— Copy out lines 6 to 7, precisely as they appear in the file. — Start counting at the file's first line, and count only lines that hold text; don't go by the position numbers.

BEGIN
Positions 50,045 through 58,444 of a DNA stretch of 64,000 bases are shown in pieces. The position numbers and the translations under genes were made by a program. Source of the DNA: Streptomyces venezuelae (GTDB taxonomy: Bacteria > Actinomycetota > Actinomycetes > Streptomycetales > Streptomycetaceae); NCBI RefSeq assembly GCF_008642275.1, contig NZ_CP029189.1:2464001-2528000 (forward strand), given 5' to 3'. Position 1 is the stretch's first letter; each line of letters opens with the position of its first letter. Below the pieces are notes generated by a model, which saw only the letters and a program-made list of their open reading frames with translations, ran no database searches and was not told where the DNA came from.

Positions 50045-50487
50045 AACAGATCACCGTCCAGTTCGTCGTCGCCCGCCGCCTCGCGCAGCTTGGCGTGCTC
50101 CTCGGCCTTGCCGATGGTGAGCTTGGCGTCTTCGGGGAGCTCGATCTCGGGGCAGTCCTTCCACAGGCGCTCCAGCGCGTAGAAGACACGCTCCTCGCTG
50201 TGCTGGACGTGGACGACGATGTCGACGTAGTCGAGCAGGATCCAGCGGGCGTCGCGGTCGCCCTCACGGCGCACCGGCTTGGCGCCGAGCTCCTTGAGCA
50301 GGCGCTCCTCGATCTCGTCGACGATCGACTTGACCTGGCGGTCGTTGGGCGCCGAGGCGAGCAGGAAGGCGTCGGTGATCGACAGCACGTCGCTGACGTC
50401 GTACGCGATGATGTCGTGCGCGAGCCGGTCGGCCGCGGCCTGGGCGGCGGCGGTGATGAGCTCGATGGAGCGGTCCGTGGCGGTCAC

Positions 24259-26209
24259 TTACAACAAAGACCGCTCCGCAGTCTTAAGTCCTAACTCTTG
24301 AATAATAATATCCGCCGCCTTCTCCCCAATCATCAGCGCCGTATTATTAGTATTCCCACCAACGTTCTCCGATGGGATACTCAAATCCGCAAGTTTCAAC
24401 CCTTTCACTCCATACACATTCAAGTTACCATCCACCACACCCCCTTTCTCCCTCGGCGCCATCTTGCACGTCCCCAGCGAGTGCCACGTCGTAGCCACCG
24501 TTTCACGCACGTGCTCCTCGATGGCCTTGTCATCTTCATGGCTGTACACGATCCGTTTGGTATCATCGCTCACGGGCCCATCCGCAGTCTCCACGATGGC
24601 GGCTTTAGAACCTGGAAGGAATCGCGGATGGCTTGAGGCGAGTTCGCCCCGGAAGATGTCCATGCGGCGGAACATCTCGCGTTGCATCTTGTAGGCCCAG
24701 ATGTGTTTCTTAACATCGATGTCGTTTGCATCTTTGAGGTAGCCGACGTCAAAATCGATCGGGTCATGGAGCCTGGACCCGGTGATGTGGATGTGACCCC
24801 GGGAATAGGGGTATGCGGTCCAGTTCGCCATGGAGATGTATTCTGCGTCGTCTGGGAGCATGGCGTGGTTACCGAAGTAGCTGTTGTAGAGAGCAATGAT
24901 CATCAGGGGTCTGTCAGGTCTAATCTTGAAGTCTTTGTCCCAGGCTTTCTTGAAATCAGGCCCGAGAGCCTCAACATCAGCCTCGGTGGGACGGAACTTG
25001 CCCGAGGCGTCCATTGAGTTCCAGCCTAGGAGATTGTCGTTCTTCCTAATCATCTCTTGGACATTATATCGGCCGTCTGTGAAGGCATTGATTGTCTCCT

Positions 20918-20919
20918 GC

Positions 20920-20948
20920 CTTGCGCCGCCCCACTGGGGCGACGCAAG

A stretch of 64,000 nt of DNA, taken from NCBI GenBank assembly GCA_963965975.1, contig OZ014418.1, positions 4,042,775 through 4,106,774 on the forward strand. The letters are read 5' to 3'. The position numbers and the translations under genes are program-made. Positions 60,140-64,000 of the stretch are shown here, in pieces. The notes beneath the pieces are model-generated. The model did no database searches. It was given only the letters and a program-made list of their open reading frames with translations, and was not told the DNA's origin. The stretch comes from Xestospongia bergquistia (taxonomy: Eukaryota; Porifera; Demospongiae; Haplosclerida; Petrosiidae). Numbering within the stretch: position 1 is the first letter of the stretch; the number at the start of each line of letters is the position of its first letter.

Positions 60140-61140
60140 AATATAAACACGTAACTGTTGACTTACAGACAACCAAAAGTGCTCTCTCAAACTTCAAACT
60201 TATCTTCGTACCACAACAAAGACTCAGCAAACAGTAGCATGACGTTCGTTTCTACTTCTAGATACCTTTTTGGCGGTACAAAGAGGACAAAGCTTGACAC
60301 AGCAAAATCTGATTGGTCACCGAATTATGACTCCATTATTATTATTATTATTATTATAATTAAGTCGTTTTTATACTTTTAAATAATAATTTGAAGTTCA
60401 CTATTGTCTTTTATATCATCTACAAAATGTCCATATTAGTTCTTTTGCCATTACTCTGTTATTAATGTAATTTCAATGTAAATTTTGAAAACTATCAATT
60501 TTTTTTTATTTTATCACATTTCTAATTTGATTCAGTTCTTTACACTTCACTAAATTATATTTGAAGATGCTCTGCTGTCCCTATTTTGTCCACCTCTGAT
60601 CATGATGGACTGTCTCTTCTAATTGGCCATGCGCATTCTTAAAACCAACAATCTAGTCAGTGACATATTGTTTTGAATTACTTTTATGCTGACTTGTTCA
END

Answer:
50301 GGCGCTCCTCGATCTCGTCGACGATCGACTTGACCTGGCGGTCGTTGGGCGCCGAGGCGAGCAGGAAGGCGTCGGTGATCGACAGCACGTCGCTGACGTC
50401 GTACGCGATGATGTCGTGCGCGAGCCGGTCGGCCGCGGCCTGGGCGGCGGCGGTGATGAGCTCGATGGAGCGGTCCGTGGCGGTCAC